Do we need cycle specific facilities?

Discussion in 'Cycling Archive' started by Andy Morris, Nov 22, 2015.

  1. Andy Morris

    Andy Morris Guest

    Two Things:

    Cyclists - Ride well out into the lane you are using.

    Motor Drivers - Change lane to pass or wait.

    If we could get those two, why would we need all the stuff sustrans, the
    CTC etc tell us we need before anyone normal would ride a bike?

    Andy Morris
    Andy Morris, Nov 22, 2015
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  2. In uk.rec.cycling.moderated on Sun, 22 Nov 2015 18:23:35 +0000
    Because it is a big if.

    Especially the wait one.

    I have had cyclists be visibly and verbally annoyed and do silly
    things to pass me on cycle paths because I was not going fast enough
    for them. It's a big problem on the separated paths in the CBD at
    going home time as soon as the traffic thins a bit.

    If cyclists won't, why will drivers?

    I find on back streets where there's low traffic so passing is easy
    and wait time is short, drivers are generally patient. Also when
    it is outside normal commuting times.

    But otherwise... they get more aggro and take more risks to get past
    the obstacle. Which, I note, they don't do when the obstacle is a

    The way to solve it is to slowly change expectations. With a lot of
    money and time, and a change in the way roads are designed and the
    laws are framed it could be done.

    Possibly even more quickly if every cyclist is given a sealed camera
    which they hand in once a week and the footage therein is checked and
    any lawbreaking drivers prosecuted....

    Zebee Johnstone, Nov 22, 2015
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  3. Andy Morris

    Tosspot Guest

    It's not clear cut. Imho, it really comes down to safe passing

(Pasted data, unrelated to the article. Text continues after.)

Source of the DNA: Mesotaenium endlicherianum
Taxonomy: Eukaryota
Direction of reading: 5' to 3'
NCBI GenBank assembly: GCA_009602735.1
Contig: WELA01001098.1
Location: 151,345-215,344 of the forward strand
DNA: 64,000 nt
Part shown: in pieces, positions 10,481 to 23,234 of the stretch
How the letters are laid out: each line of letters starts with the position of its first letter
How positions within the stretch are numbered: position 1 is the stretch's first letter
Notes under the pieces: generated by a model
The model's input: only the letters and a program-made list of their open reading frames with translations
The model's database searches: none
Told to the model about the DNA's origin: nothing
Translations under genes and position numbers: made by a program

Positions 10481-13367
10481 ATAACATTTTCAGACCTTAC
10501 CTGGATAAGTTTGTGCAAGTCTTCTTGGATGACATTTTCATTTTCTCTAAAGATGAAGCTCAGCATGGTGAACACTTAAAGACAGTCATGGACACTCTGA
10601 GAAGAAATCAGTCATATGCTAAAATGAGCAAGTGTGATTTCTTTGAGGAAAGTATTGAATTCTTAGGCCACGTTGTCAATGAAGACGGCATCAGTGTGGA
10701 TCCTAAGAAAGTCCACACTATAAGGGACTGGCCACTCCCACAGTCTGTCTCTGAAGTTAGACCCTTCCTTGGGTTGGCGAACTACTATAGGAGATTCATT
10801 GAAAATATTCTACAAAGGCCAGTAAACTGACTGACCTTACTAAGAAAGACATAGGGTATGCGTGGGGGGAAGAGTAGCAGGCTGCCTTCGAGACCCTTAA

distance. The 'take your lane' mantra is to force motorists to leave a
    safe passing distance. If they did this anyway, you wouldn't need to
    ride in the lane. Fwiw, on narrow two way roads, I ride out a bit
    farther. It works fine until you meet a car coming the other way. I'm
    amazed how many times I'm forced to give way by a car on the wrong side
    of the rode! Mind you, it's that of the mercy of the NHS.

    Specific cycle facilities are useful, I can think of a couple of narrow
    national speed limit roads that either have a much praised cycle path or
    need one. The Guildford Road springs to mind :-(
    Tosspot, Nov 22, 2015
  4. That's why I like single-track roads in areas where there are a lot
    of them! All drivers have their eyes open and expect to have to stop
    and negotiate - or they rapidly run into something less moveable than
    they are :)
    Where appropriate and where it is feasible, yes. But, far too often,
    a busy, national speed limit road is 'improved' by narrowing the
    all-vehicle lanes and painting a couple of 1.2 metre psychle lanes
    on either side. Because they are separate lanes, motor vehicles
    will pass at full speed right up to the edge of their lane, and
    the law and Highway Code (spit!) encourages them to do so.

    Nick Maclaren.
    Nick Maclaren, Nov 22, 2015
  5. Andy Morris

    kimble Guest

    Because some of us are young, old or disabled and should be able to
    cycle safely without the judgement (or, pragmatically, physical ability)
    to consistently apply the first thing.

    kimble, Nov 22, 2015
  6. As someone who is somewhat disabled, I need to ride in that position
    on an adequately wide and straight roadway, and the provision of
    'alternative facilities' makes it too dangerous for me to do so.

    Nick Maclaren.
    Nick Maclaren, Nov 22, 2015
  7. roadies? on the commute well I see no one genrally since I'm travelling
    early/late from one old London village to another though a fairly
    unknown royal Park.

    But on leisure/pottering rides, into busyier areas such as Richmond Park
    or into central London, even with out bike lanes, it's allways is a
    roadie I find attempting to overtake so close they are partically
    brushing, that and tailgating/drafting.

    I suspect it's what they expect to ride like.
    MTB/hybrids/bmx/recumbants/etc don't.

    at the moment getting fast commuters are worrying about this

    I think their fears are unjustified.

    a) the amount of cyclist that use it in my experance is far lower than
    people think.

    b) most of the time your held up by the volume of cars, if anything my
    guess is passing the odd wandering Boris Bike is unlikely to be slower.